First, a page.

2018 Winter Jazzfest

My latest article for All About Jazz is an extensive report on the 2018 Winter Jazzfest, which included a handful of ECM-associated musicians, such as David Virelles, Aaron Parks, and Sylvie Courvoisier. Click the photo below to read on.

Ravi Coltrane 2

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Jazz photography

As some of my readers may be aware, I’ve been photographing semi-professionally for a few years. Only recently, however, have I begun to photograph musicians. Below is a slideshow of recent images. Hope you enjoy them.

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On Broken Ice with Alicia Hall Moran

On 11 January 2018, singer Alicia Hall Moran took to the Bank of America Winter Village Rink in New York City as part of the 2018 Prototype Festival to stage her latest vocal experience. Breaking Ice examines the mythology behind what came to be known as the “Battle of the Carmens,” when skaters Katarina Witt and Debi Thomas coincidentally chose Bizet’s Carmen as the music for their long routines at the 1988 Winter Olympics. For this 20-minute piece, offered under cover of burnished clouds and surrounded by the skeletal trees of Bryant Park, Moran was joined on the ice by Kaoru Watanabe on taiko drum and Maria Grand on saxophone, along with skaters Elisa Angeli and Jordan Cowan. Drawing upon her own experience as a figure skater, Moran turned the rink into a personal concert space. With microphone in one hand and blood-red bouquet of roses in the other, she was compass, vessel, and map in one.

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Songs from her new album (see my full review for All About Jazz here), including the poignant original “Not Today” and a “Habañera” mash-up of Stevie Wonder’s “Signed, Sealed, Delivered,” threaded by passages of improvisation and vocalese, delivered a mood and message that was distinctly Moran’s own. But that was only the surface.

Here’s what was going on underneath.

First, one must consider the space itself as an extension of its sonic foci. Before a single note flew, Moran made the rink her own by marking off its center, almost ritually, with a circle of orange and green traffic cones. Although suggestive of Christmas, if only by association with the enormous tree behind, they were first and foremost a sign and signal of self-containment. This was her circle, and the act of laying it out reminded us of all-too-rare a thing in this historical moment. At a time when politics (and the words that constitute their violence) have become so fragmented that it’s all we can do to keep from getting slivers, Moran showed us that the orthography of change will be written not on walls but across open borders. Still, despite the porosity of her circle, in communion with the drums she was bound by no other rules but her own.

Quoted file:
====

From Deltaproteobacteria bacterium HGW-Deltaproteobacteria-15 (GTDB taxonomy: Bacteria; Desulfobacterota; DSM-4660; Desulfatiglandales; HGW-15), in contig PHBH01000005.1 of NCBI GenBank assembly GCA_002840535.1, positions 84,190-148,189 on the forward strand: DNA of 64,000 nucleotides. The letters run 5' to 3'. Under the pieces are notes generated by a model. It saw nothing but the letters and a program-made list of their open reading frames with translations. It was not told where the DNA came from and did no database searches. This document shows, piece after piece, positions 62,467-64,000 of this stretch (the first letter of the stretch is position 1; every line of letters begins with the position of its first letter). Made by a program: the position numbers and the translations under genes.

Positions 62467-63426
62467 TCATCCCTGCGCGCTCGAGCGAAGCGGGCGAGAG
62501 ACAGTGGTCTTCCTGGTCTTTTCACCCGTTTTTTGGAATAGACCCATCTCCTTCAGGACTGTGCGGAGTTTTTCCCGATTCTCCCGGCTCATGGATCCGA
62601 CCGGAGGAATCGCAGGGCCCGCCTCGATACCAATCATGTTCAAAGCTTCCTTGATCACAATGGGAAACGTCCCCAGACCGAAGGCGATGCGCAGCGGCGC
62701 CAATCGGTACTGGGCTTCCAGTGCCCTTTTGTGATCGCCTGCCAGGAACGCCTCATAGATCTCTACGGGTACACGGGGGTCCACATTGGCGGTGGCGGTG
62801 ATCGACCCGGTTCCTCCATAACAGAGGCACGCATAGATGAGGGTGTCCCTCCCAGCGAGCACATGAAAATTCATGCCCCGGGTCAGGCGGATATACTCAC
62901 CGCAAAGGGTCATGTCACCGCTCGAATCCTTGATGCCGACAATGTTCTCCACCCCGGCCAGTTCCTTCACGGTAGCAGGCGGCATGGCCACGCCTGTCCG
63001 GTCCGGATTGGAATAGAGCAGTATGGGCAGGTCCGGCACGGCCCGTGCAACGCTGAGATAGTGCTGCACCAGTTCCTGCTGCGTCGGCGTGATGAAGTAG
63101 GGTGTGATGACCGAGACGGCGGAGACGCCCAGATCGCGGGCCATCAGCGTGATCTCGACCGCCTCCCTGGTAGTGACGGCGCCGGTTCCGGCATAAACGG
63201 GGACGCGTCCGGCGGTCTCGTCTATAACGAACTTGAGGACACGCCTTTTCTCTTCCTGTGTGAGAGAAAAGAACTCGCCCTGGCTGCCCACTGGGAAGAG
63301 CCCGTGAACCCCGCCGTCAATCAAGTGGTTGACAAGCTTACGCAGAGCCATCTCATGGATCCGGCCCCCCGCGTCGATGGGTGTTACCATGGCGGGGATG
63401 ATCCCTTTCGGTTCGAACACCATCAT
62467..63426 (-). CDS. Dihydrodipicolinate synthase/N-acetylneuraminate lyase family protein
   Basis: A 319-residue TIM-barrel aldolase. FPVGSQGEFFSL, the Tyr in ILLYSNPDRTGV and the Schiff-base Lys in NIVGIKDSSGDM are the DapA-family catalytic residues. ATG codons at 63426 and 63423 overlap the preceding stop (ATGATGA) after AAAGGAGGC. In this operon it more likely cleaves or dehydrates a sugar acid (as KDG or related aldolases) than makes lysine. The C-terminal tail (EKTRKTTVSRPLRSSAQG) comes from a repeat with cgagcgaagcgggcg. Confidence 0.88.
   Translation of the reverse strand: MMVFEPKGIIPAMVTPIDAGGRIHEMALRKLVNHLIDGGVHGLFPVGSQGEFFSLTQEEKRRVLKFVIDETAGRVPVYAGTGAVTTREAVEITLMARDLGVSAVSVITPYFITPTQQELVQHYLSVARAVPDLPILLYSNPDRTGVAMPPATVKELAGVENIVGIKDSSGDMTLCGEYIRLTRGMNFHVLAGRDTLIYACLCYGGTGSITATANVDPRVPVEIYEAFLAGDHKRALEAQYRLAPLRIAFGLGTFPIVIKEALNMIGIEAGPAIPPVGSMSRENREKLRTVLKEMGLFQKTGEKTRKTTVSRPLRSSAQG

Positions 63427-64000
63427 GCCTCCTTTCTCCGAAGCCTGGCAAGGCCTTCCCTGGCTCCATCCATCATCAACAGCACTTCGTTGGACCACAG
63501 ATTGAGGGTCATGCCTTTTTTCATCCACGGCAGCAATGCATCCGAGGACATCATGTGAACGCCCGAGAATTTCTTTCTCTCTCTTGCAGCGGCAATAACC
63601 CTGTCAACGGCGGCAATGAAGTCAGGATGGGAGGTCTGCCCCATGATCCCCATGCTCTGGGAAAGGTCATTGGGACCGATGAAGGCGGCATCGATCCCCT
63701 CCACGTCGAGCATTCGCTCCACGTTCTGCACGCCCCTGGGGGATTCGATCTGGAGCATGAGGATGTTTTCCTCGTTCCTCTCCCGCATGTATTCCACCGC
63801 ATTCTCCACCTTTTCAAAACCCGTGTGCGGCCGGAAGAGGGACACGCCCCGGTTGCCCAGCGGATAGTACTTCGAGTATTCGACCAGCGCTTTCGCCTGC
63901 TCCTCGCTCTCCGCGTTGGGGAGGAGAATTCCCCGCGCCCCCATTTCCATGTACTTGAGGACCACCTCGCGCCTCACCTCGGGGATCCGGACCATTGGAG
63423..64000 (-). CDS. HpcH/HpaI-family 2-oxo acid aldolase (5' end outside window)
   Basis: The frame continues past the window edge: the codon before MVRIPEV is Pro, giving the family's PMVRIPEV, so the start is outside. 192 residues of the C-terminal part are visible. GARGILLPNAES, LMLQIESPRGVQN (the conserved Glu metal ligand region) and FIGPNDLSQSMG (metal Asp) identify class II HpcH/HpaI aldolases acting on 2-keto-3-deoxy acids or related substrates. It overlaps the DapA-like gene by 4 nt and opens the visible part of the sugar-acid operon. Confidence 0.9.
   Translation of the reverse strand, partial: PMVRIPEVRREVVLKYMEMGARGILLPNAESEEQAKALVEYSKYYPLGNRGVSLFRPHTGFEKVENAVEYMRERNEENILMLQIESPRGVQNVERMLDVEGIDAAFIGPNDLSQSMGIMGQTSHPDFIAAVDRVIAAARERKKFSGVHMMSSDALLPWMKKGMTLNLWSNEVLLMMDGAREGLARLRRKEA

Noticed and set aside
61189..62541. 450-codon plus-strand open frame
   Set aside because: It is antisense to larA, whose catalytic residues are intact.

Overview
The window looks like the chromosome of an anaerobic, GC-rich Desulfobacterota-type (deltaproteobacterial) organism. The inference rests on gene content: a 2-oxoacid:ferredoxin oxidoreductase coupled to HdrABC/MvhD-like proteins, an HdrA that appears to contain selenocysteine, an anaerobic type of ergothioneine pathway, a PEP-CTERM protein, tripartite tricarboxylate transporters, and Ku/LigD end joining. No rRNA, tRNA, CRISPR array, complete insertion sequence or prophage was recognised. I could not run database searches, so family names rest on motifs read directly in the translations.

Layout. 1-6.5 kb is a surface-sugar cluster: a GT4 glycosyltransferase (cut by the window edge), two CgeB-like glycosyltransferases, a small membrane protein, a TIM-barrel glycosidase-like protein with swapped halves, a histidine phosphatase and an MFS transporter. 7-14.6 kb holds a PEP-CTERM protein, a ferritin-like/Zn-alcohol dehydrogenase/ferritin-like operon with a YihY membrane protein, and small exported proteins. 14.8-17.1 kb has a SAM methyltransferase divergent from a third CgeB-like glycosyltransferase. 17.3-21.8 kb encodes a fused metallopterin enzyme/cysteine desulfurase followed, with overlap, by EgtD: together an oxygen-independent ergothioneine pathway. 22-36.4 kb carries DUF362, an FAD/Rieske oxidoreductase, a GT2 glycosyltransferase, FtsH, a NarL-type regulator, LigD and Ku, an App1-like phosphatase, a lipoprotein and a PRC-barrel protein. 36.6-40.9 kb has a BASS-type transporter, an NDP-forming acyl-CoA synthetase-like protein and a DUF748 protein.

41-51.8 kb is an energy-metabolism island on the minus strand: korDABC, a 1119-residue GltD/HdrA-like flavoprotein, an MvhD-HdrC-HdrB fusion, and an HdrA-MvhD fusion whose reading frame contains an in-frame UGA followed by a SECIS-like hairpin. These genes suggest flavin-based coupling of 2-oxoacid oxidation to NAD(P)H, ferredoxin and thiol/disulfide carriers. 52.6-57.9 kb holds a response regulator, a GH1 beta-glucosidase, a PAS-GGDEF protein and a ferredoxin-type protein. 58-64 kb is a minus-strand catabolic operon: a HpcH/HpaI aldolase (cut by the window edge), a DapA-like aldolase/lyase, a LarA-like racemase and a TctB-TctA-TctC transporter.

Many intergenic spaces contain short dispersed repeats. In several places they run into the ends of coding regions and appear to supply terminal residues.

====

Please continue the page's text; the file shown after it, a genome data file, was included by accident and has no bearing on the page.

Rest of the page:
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Even as the circle was an invitation, it was also a warning, symbolically drawn as much to keep herself protected as others from invading. In this reversal of colonial power play, she threw her voice like a net—to see not what she could catch but how much she could filter out. This was the heart of each moment: to see and feel the audience breathing through all those things that let us through. Just as the wind found no purchase in the branches above her, so did she pass without contact through the tangle of flesh and blades that was her gypsy forest.

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Before she strapped on her skates, ice was already speaking. The Bryant Park fountain had frozen to a crisp, its flow ephemerally memorialized as a drip to ponderous to visualize as movement. Not unlike Moran’s songcraft, which in any context slows the march of time so that we may examine its soldiers in much the same way, that which is frozen is open to the possibilities of interpretation.

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The rink, too, was its own reflective surface, distorting the cityscape before a single note was sung: a heart of urban ventricles and an aorta honed in glass unfolded across a flat plane.

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By the end, Moran had sent us back into the cold with a morsel of warmth, and in so doing showed us that the power of a song lies not only in what goes into it but also where it is unleashed. A song is nothing to ignore, but something to be reckoned with and, from the open hands of her delivery, proves that a language of one must be a language of all.

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Amine & Hamza review for RootsWorld